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Memory problems are the most important early symptoms of AD. The hippocampal region of the brain may be responsible for many age- and AD-related memory disorders. This study will use magnetic resonance imaging (MRI) scans to examine the structure, chemical composition, and function of the hippocampus in participants with AD, participants with mild memory problems, participants who are healthy but are at risk for AD, and healthy volunteers.
Participants in this study will undergo MRI scans of the brain. During the MRI, participants will perform memory tests to demonstrate hippocampal functioning.
The major focus of the Geriatric Psychiatry Branch (GPB) is the study of individuals with memory disorders as a result of age or neurodegeneration. In particular, memory is the most important earliest clinical symptom of Alzheimer's disease (AD). Although the hippocampus may not be a biological determinant of all memories, there is a growing body of evidence suggesting that dysfunction of the hippocampus plays an important role in the most common forms of memory disorders. This proposal will allow for the application of an array of newly developed magnetic resonance imaging and spectroscopy methods to the study of hippocampal function in these patients. Most importantly, for the first time, structure, perfusion and neurochemical composition of the hippocampus in living individuals can be evaluated at high resolution without known risk. The study of longitudinal changes in hippocampal function should allow us to understand the contributions that various genotypes, e.g., ApoE4, and abnormalities in cerebrospinal fluid, e.g., A-beta42 and tau, play in the development of abnormal hippocampal structure and function.
National Institutes of Health Clinical Center, 9000 Rockville Pike
National Institutes of Health Clinical Center (CC)
Published on BioPortfolio: 2014-08-27T03:56:25-0400
The purpose of this study is to identify potential biomarkers that may predict the development of Alzheimer's disease in people who carry an Alzheimer's mutation.
Currently, no cures or disease modifying therapies exist for Alzheimer's disease (AD). This is partially due to the inability to detect the disease before it has progressed to a stage wher...
Participants enrolled in the Alzheimer's Disease Clinical Core at Wake Forest School of Medicine will be invited to take part in this study. The purpose of this study is to identify and me...
This study will evaluate the performance of Alzheimer's Disease Assessment Scale-cognitive subscale (ADAS-cog) in patients with Alzheimer's disease (AD).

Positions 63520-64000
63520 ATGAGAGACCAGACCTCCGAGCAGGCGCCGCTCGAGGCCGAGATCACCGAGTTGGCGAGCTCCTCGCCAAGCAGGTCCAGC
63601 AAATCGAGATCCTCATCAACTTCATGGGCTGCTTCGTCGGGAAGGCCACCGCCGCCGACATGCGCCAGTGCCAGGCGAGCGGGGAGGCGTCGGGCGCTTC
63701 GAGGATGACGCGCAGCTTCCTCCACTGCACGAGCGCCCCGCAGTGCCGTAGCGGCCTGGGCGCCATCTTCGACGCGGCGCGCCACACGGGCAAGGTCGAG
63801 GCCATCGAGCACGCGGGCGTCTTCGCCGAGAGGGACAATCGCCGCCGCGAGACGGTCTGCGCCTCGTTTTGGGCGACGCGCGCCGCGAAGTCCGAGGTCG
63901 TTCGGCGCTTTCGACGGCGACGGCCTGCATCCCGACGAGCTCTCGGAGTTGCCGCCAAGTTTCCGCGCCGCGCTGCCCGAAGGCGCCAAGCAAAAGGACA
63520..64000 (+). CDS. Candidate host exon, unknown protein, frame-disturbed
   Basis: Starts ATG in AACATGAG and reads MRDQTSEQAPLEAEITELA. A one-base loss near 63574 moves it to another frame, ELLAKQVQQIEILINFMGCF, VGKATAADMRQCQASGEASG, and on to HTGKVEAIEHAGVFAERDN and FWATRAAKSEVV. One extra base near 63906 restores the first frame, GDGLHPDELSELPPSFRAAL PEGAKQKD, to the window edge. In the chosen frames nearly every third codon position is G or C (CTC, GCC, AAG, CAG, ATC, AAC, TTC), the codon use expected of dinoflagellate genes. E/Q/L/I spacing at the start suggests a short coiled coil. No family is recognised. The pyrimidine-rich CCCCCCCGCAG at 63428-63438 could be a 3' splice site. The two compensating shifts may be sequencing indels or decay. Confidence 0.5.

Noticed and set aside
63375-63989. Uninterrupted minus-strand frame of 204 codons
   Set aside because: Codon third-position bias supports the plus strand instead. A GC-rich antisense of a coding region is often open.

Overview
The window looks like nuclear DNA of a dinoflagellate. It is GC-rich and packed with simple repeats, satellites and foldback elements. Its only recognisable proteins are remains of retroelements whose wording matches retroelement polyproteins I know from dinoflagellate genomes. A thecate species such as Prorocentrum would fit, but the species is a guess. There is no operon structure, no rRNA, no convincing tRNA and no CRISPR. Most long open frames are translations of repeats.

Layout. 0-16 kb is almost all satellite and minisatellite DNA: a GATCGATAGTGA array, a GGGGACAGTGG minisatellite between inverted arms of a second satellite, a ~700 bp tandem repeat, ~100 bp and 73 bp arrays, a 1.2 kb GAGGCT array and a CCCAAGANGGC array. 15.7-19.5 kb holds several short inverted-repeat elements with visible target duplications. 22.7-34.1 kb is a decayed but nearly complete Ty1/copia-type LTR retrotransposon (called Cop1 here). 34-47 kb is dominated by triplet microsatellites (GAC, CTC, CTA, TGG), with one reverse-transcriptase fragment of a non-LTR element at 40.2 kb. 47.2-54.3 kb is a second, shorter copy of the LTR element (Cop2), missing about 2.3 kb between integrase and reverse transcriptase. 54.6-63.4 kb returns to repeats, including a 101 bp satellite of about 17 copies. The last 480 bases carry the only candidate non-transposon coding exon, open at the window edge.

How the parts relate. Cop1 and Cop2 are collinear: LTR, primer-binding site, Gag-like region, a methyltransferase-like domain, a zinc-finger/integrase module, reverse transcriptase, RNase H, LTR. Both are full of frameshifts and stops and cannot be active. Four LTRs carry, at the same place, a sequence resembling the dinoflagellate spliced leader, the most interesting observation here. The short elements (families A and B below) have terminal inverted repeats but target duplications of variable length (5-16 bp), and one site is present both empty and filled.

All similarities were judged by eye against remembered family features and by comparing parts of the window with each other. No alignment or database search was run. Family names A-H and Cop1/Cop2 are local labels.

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Chronic neuroinflammation has been implicated in Alzheimer's disease (AD) pathology.
Exploring the role of Alzheimer's disease (AD) implicated pathways in the predementia phase may provide new insight for preventive and clinical trials targeting disease specific pathways.
Cortical mean diffusivity (MD) and free water (FW) changes are proposed biomarkers for Alzheimer's disease (AD).
The clinical benefit of memantine for Alzheimer's disease (AD) remains inconclusive.
Abnormal structures located chiefly in distal dendrites and, along with NEUROFIBRILLARY TANGLES and SENILE PLAQUES, constitute the three morphological hallmarks of ALZHEIMER DISEASE. Neuropil threads are made up of straight and paired helical filaments which consist of abnormally phosphorylated microtubule-associated tau proteins. It has been suggested that the threads have a major role in the cognitive impairment seen in Alzheimer disease.
Vaccines or candidate vaccines used to prevent or treat ALZHEIMER DISEASE.
A progressive form of dementia characterized by the global loss of language abilities and initial preservation of other cognitive functions. Fluent and nonfluent subtypes have been described. Eventually a pattern of global cognitive dysfunction, similar to ALZHEIMER DISEASE, emerges. Pathologically, there are no Alzheimer or PICK DISEASE like changes, however, spongiform changes of cortical layers II and III are present in the TEMPORAL LOBE and FRONTAL LOBE. (From Brain 1998 Jan;121(Pt 1):115-26)
A carbamate-derived reversible CHOLINESTERASE INHIBITOR that is selective for the CENTRAL NERVOUS SYSTEM and is used for the treatment of DEMENTIA in ALZHEIMER DISEASE and PARKINSON DISEASE.
A biochemical phenomenon in which misfolded proteins aggregate either intra- or extracellularly. Triggered by factors such as MUTATION, POST-TRANSLATIONAL MODIFICATIONS, and environmental stress, it is generally associated with ALZHEIMER DISEASE; PARKINSON DISEASE; HUNTINGTON DISEASE; and TYPE 2 DIABETES MELLITUS.
Of all the types of Dementia, Alzheimer's disease is the most common, affecting around 465,000 people in the UK. Neurons in the brain die, becuase 'plaques' and 'tangles' (mis-folded proteins) form in the brain. People with Al...
Radiology is the branch of medicine that studies imaging of the body; X-ray (basic, angiography, barium swallows), ultrasound, MRI, CT and PET. These imaging techniques can be used to diagnose, but also to treat a range of conditions, by allowing visuali...